9. Bill says

    Sorry just to clarify: The animation I’m referring to is my one on Doug Self’s site not the one of the Duke engine above. The Duke engine is using a form of toothed stabiliser which does produce the correct spider motion.

    Bill

  10. OMMAG says

    The action of the pistons on the reciprocator is very similar to a hydraulic pump. I see this as a high friction and high inertia arrangement. The only advantage of this design is less moving parts…. right?

    Good for driving generators or pumps.

  11. trevor cole says

    no matter what this engine could achieve it still proves that some great designs can come from the south pacific (particularly NZ) without the influence of the great minds in the USA. remember John Britten. bloody brilliant Mate!& mostly on a shoe string budget as well,I,d like an engine to repower my 58 Peerless, it would sure make driving an old vehicle interesting eh!! great website luv it….keep it up.

  12. Leo says

    I like this ….but i hope someone can help me remember something i read here a while ago… What was the piston engine that had 2 parallel cylinders and performed the intake compression in one cylinder and the power exaust in the other… please help me .. ive been trying to remember but cant. THANKS

  13. Clive says

    Initial impression is minimal gains to existing internal combustion efficiency at the expense of poor exhaust evacuation previous to the intake stroke and high friction primary drive mechanism.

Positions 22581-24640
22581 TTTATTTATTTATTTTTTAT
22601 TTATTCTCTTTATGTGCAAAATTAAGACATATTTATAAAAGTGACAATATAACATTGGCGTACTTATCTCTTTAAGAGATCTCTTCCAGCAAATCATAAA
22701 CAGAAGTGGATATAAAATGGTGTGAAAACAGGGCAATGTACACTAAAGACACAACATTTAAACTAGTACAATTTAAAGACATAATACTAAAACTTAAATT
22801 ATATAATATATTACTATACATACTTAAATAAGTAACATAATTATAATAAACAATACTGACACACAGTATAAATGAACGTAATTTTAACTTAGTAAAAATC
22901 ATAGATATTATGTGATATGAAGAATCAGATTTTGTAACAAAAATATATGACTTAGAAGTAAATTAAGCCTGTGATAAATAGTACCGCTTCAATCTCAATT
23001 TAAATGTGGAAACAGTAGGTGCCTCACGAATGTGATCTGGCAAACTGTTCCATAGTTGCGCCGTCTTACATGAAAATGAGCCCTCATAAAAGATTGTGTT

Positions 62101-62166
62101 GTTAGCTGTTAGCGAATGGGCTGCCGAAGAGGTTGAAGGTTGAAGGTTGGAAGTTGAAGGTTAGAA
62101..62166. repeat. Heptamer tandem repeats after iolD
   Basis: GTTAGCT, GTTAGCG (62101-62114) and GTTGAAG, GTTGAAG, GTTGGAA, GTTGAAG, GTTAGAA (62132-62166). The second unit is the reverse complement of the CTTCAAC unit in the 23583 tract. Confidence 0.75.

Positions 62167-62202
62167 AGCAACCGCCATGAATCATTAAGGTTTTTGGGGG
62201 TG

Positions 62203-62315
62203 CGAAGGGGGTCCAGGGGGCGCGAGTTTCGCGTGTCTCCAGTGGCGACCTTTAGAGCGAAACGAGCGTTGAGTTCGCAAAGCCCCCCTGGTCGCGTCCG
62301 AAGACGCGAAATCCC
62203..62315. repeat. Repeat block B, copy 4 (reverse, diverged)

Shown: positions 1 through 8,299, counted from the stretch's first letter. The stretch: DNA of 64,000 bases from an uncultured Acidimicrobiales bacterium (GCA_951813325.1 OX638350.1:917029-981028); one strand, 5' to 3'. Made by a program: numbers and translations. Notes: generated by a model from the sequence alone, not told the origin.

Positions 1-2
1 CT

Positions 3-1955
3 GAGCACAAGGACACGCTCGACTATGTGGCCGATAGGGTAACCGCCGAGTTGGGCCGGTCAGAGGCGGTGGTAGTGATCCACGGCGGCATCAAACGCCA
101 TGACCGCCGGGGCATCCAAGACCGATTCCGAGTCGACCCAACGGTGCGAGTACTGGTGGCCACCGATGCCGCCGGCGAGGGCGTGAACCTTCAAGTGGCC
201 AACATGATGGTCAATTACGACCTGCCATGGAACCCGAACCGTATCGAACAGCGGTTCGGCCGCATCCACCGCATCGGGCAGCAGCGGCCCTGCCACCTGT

However, in consistent rpm applications such as railroad or aircraft, the “crank shaft” could double as a rotor (with the case as a stator) to create a co-generation environment where electrical subsystems are supplanted by the engine itself, without reducing output torque. At the very least eliminating an alternator.

  14. Steve says

    I recall reading in the Phil Irving autobiography that he worked on a rotary engine similar to this in Australia in the 1920s.

  15. hoyt says

    That engine looks like my Guzzi transmission :)

    It sounds good! (a lot better than expected).

    In a motorcycle application I wonder if it would be best with a longitudinal crank orientation? (may not matter if it is compact enough…just thinking the weight of the pistons moving around the crank would make side-to-side transitions easier on a bike).

    Is it me or does this development also highlight the beauty of the boxer engine design considering its age?